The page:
She dances to the beat of her own drum in the moonlight
Genre: Y/A, Contemporary, GLBT
No. of pages: 248
Regan’s brother Liam can’t stand the person he is during the day. Like the moon from whom Liam has chosen his female namesake, his true self, Luna, only reveals herself at night. In the secrecy of his basement bedroom Liam transforms himself into the beautiful girl he longs to be, with help from his sister’s clothes and makeup. Now, everything is about to change-Luna is preparing to emerge from her cocoon. But are Liam’s family and friends ready to welcome Luna into their lives? Compelling and provocative, this is an unforgettable novel about a transgender teen’s struggle for self-identity and acceptance.
I loved the soul of ‘Luna’ and its message. There is valuable information in here. Attitudes to realise and live by.
On the whole this is such a cool story – shedding light on a family coping/not coping with Liam/Luna and the realisation she was born in the wrong body. The fact that it was in the setting of a family unit, even a dysfunctional one, shows that gender dysphoria, and relating to people starts at birth and it can be a long, awkward, and sometimes painful journey.
The cast of characters is what brought the rating down for me – they felt too much of a caricature. Additionally, flashbacks happened too often (a pet hate of mine). I know they were imparting vital knowledge to drive the plot forward, but towards the end of the novel I was getting tired of them. The content of these reminiscing’s also made me cringe – like events had been lifted out of a University study of typical gender dysphoric traits… it lost a personal edge, like it wasn’t connected to the characters at all.
With the story told completely from Regan’s POV, it helps shed light on the impact of a transgendered individual on family, and makes no apologies. I really enjoyed this aspect. At times Regan felt a little too politically correct, and others really hit the nail on the head. It is a difficult subject to wrap your feelings around.
Liam / Luna was the worst character in this book. She was written in a way to speak to a cause and left me not really connecting to her as a person. I love her message, but found myself rolling my eyes at her pretty much the entire time. In the famous words from ‘Who Framed Roger Rabbit’ “I’m not bad, I’m just drawn that way” – and that’s what I feel about Liam/Luna; she had the potential to be epic, but what I got was a cheesy afterschool special.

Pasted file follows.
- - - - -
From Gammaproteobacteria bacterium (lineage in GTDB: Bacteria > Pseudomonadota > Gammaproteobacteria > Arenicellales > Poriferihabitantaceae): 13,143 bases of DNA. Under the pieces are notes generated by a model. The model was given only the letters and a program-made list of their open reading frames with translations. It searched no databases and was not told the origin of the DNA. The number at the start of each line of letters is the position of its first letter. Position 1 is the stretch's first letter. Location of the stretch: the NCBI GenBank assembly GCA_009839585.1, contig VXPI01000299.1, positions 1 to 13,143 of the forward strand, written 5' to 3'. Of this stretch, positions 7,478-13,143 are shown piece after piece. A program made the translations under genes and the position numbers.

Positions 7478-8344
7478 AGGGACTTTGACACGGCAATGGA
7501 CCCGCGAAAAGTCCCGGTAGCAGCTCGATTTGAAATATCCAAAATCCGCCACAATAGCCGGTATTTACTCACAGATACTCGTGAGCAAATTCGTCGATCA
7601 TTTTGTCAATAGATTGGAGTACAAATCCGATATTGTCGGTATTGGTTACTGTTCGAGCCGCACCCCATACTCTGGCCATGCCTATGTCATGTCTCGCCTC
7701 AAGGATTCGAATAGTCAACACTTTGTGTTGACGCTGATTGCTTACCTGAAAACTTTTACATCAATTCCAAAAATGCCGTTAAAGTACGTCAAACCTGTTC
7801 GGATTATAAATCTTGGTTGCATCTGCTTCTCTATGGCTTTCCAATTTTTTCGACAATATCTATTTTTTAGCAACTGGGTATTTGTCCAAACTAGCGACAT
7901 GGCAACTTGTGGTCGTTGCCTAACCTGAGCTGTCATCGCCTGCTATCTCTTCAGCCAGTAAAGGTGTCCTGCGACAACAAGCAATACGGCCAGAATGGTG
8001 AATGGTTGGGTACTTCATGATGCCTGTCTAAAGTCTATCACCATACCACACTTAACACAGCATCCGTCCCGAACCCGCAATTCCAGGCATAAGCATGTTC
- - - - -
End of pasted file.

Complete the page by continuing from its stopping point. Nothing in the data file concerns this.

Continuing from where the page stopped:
Chris felt like the most realistic of the cast, I would have loved to see him more involved in the main plot, I feel he could have balanced out all of the PC factoids and added a dash more authenticity.
With all of the issues I had with the characters, Luna illustrates a unique and important issue surrounding acceptance, how we treat others, love and gender identity.
I felt this was more a story of how far you can push someone before they snap, and that event causes a switch in perception allowing you to lose that baggage and become a better version of yourself. Like a cathartic cleansing of your personality.
Luna is ground-breaking, helps shed light on important causes and provides a story for anyone out there who identifies, or has someone in their life identifying as transgender. And I can’t praise this novel enough for tackling such a sensitive topic with aplomb (even if the characters fell short of the mark).
A fast-reading, light narrative easy enough to read in one sitting on over a weekend.
A quaint book with a universal message : don’t judge and be who you are.
Overall feeling: Amazing story
© Casey Carlisle 2015. Unauthorized use and/or duplication of this material without express and written permission from this blog’s author and/or owner is strictly prohibited. Excerpts and links may be used, provided that full and clear credit is given to Casey Carlisle with appropriate and specific direction to the original content.